It is oft lamented that those who say they hate beets do so on the basis of the dodgy vinegary stuff that our mothers sliced onto salad plates in the 80s. That was definitely not its finest hour, but proponents of the knobbledy red super-staining power veg have made valiant efforts in recent years to showcase its beauty beyond that tongue-stinging incarnation. Beetroot seems to be one of these superfoods that is continually cropping up in those "OMG ten foods that will TOTALLY make you beautiful/skinny/smart/live to a million/generally amazing" features. Beetroot juice has become something of a trendy food fad among athletes in recent years, as studies have found it to boost athletic performance. Honestly, yes it is pretty crammed with quite a quantity of vitamins - A, C, loads of the B ones...I won't go on, in case the other vegetables start to hate it and pick on it for being too perfect. But above and beyond all the virtuous goody two-shoes vitamin action, it is a delicious vegetable, and one that is definitely worthy of a second chance from anyone who harbours the scars of childhood beetroot trauma.
My parents paid a visit a couple of weeks ago, bearing a ginormous veggie box. While I was initially delighted, the guilt began to kick in about two days later, as my uneaten bounty began to wilt. I fancied a big instant-access salad that I could grab on the go and shovel into me - virtuous food that I don't have to think about. Where better to find such a creation than the Cornucopia cookbook? I zoned in on the beetrot, watercress, orange and pumpkin seed salad, a light, zippy number. To supplement my parents' beetroot donation I pulled some of the pretty candy cane-striped beets from my own garden.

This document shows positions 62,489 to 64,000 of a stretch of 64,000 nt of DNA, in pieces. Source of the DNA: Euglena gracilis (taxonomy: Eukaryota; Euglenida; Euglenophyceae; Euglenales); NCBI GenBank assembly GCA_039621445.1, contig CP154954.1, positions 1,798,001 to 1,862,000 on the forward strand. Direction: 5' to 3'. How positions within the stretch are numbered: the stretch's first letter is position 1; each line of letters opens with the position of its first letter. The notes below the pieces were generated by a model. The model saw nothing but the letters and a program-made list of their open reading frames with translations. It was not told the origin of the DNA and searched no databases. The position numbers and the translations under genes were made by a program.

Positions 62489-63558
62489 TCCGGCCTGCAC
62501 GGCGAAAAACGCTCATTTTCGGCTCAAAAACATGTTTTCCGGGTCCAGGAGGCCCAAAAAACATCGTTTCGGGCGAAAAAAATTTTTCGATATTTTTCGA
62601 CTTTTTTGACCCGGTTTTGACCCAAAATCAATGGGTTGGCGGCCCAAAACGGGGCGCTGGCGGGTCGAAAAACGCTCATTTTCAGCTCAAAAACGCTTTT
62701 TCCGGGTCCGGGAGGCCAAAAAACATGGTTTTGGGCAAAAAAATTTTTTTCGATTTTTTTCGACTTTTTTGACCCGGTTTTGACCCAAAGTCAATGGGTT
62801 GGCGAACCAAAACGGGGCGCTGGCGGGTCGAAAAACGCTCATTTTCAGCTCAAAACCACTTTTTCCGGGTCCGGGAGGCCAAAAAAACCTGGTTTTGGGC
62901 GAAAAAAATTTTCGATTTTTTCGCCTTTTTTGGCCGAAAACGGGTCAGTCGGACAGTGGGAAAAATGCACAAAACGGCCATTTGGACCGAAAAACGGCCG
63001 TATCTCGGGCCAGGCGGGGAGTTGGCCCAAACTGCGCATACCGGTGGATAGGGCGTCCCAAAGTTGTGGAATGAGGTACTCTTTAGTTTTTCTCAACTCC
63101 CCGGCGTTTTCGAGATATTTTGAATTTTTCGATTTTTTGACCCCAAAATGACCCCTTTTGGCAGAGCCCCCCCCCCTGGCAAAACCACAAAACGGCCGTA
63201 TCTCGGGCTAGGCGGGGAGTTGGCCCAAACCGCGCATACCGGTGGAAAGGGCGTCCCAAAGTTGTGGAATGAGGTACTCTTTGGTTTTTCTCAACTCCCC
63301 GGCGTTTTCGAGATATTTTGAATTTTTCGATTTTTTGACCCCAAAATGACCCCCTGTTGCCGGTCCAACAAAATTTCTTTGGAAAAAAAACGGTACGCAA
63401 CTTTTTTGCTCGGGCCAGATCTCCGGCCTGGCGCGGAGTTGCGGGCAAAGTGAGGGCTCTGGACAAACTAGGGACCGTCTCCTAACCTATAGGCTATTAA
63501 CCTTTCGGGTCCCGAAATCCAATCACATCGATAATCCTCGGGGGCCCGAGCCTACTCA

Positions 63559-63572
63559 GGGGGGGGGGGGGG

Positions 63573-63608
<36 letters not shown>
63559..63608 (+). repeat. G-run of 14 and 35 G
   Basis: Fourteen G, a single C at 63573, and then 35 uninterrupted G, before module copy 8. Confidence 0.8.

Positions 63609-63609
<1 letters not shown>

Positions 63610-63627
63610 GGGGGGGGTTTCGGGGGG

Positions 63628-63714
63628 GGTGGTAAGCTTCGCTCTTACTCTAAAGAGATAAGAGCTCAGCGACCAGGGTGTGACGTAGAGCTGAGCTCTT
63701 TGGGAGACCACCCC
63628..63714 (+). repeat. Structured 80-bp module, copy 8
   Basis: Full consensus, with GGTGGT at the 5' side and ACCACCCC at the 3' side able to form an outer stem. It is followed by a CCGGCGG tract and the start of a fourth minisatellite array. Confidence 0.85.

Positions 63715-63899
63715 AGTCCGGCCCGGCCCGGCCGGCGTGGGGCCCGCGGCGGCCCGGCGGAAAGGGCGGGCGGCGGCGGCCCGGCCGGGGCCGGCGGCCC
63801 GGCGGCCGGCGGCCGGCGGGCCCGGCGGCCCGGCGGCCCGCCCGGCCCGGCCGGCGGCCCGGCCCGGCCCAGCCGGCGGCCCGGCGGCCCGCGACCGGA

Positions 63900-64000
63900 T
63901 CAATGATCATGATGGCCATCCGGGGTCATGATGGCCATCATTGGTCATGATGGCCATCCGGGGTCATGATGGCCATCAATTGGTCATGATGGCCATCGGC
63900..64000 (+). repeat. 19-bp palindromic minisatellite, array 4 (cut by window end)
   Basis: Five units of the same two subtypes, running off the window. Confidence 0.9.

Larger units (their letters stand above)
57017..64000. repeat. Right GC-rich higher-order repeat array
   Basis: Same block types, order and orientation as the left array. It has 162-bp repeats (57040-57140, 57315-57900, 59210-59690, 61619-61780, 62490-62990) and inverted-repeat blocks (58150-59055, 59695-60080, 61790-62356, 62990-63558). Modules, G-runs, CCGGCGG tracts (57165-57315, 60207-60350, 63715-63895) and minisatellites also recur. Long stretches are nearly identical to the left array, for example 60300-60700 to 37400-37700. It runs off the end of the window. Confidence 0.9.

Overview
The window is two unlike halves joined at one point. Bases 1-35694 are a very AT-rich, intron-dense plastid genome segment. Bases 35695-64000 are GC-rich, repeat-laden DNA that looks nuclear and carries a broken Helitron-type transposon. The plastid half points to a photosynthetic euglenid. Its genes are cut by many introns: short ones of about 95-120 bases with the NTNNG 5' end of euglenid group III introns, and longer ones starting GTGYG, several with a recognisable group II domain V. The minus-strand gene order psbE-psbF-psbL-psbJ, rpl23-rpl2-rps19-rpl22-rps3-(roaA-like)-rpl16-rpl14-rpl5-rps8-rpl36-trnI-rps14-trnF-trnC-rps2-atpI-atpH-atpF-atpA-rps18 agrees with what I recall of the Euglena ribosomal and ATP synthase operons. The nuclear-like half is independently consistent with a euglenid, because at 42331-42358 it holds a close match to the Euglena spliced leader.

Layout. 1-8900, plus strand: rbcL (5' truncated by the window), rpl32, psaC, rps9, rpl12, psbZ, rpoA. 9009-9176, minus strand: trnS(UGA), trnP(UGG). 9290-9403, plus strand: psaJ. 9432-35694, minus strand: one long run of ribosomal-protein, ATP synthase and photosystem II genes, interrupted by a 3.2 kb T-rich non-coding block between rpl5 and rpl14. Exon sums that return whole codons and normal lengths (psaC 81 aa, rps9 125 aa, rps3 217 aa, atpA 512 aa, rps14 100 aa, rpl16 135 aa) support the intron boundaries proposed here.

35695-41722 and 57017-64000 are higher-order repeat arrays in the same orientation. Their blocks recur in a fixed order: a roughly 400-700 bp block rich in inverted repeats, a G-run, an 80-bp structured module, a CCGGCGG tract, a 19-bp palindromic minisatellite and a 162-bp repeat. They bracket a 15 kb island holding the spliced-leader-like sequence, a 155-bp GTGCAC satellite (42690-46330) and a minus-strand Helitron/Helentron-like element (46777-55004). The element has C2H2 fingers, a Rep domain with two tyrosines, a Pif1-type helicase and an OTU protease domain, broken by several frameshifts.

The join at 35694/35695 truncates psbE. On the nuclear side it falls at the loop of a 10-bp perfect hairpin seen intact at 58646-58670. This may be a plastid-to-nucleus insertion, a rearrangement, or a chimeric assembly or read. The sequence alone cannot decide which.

Big 'uns, little 'uns, all ready to dye the bejaysus out of anything and everything that they come into contact with.
It was quite the bloodbath as I grated my way through all of those beets. I'm not entirely wild about grating, so there were quite a few large bits of ungrated beet chucked in there.
The task of peeling two oranges so that they could be separated into perfect segments was a surprisingly successful task for these clumsy and impatient hands.
The recipe calls for 150g pumpkin seeds; I opted, instead, for a seed mix packet from Superquinn - toasted in the oven while I was busying myself with the rest.
The dressing is beautifully light and zesty - juice of 1.5 lemons, juice of one orange and while the recipe lists 30ml apple juice concentrate, I used the suggested alternative of 1tbsp runny honey, along with some salt and pepper.
After gently combining the grated beets, orange segments and toasted seeds, a little greenery is required. The recipe specifies watercress, but I wanted to make the most of my garden haul so I used the leaves from the beetroot (as nutritious as spinach leaves, apparently) to green it all up. The fab citrus dressing is the finishing touch to this refreshing salad. It's full-on healthiness and will fill you up beautifully for the afternoon, as well as proving a very worthy accompaniment to fish.